5.0 of 5 bubbles
Aug 2020
This historic location offers free admission if you are a First Responder. They just took my word as I could have shown proof of this. Self guided tour and your own leisurely pace. It has been a number of years since I have been here but I was here in the 1980's with good church friends of mine. Not much has changed but gives one a good idea of hoe the French Faith People and First Nations People lived together in the area. FYI I even gave people from China a history lesson regarding this place in which they thanked me. Lot s of parents with their kids giving them a lesson in early Canadian history. Good to see as this is the real deal compared to reading it in a history book!
Written August 31, 2020
This review is the subjective opinion of a Tripadvisor member and not of Tripadvisor LLC. Tripadvisor performs checks on reviews as part of our industry-leading trust & safety standards. Read our transparency report to learn more.

traveler27Ontario
Midland, Canada31 contributions
5.0 of 5 bubbles
Apr 2019
Great place to learn about the rich history of the area. See how they lived in the early years of the area. Learn about their culture, foods, etc. Keep track of the special events throughout the year, eg maple surup festival," First light in Dec". Worth attending.
Written January 19, 2020
This review is the subjective opinion of a Tripadvisor member and not of Tripadvisor LLC. Tripadvisor performs checks on reviews as part of our industry-leading trust & safety standards. Read our transparency report to learn more.

Carrie C
2 contributions
1.0 of 5 bubbles
Dec 2019
First there was only one sign to explain that you had to take shuttle from Walmart and the OPP refused to interact with drivers other than to wave them past. Only when you turned around and came back towards Midland did you see the one sign that had been placed.
Second they have replaced one of the interactions with a candy shop right in the historical park! And closed some of the more interesting buildings. Didn't really understand why they had miniature ponies in the barn instead of a sample of the animals that would have been there like in past years.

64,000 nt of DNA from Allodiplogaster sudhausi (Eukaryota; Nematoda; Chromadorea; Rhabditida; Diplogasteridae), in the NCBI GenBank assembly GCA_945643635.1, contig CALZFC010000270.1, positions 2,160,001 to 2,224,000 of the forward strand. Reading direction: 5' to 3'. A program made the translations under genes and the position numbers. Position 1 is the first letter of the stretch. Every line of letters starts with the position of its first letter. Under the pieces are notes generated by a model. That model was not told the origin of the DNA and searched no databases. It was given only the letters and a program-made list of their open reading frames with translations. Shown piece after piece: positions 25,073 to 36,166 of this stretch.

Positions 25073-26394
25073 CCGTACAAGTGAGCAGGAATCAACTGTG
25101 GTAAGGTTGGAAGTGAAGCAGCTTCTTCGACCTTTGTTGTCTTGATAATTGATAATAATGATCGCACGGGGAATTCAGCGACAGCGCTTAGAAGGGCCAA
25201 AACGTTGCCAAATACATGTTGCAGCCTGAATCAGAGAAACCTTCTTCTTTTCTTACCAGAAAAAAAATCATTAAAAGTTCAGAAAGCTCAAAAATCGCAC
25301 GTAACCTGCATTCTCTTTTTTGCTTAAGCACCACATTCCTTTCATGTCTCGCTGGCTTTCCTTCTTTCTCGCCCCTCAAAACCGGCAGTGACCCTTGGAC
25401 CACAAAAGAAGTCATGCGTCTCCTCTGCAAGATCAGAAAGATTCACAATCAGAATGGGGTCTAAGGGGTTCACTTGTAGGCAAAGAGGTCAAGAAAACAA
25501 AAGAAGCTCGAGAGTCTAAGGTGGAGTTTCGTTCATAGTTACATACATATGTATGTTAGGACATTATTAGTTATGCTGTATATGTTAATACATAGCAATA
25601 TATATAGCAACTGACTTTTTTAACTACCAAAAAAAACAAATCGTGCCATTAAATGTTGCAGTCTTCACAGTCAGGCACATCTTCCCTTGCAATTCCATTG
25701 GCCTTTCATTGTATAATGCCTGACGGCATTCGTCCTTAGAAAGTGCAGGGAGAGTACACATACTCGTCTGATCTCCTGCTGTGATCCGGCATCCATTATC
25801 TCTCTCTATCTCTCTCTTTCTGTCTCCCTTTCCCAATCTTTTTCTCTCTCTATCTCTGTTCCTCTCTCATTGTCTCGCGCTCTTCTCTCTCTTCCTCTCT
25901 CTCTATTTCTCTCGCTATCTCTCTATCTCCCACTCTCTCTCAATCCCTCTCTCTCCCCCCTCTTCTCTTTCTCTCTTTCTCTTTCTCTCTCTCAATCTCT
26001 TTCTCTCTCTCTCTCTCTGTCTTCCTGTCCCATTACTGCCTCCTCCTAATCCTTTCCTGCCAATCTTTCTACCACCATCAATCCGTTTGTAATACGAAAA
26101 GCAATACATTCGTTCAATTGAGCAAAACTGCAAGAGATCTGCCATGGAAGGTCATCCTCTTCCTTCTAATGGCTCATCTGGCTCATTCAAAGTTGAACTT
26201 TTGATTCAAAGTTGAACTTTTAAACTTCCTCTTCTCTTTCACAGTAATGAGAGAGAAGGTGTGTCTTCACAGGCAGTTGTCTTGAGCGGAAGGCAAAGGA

Third we went again this year because the children remembered it being magical with free hot chocolate and a tiny lavender cookie in previous years. This time they were charging $1 for the cocoa (in spite of the hefty $40 admission for a family of four) and had apparently run out of cookies. I really did not like the fact that the hot chocolate came with plastic lids. And the girl at the cabin, where the cookies had been, accused the children of coming back for seconds of the cookies because how else could they have known they had had them available earlier? Kids were heartbroken and have decided that they don't need to ever go again.
I'm not sure how serious any of these complaints sound :) but combined with the larger number of people and the jostling in line for the shuttles to and from the parking it really was very disappointing this year.
Written December 8, 2019
This review is the subjective opinion of a Tripadvisor member and not of Tripadvisor LLC. Tripadvisor performs checks on reviews as part of our industry-leading trust & safety standards. Read our transparency report to learn more.

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Sainte-Marie Among the Hurons - All You Need to Know BEFORE You Go (2024)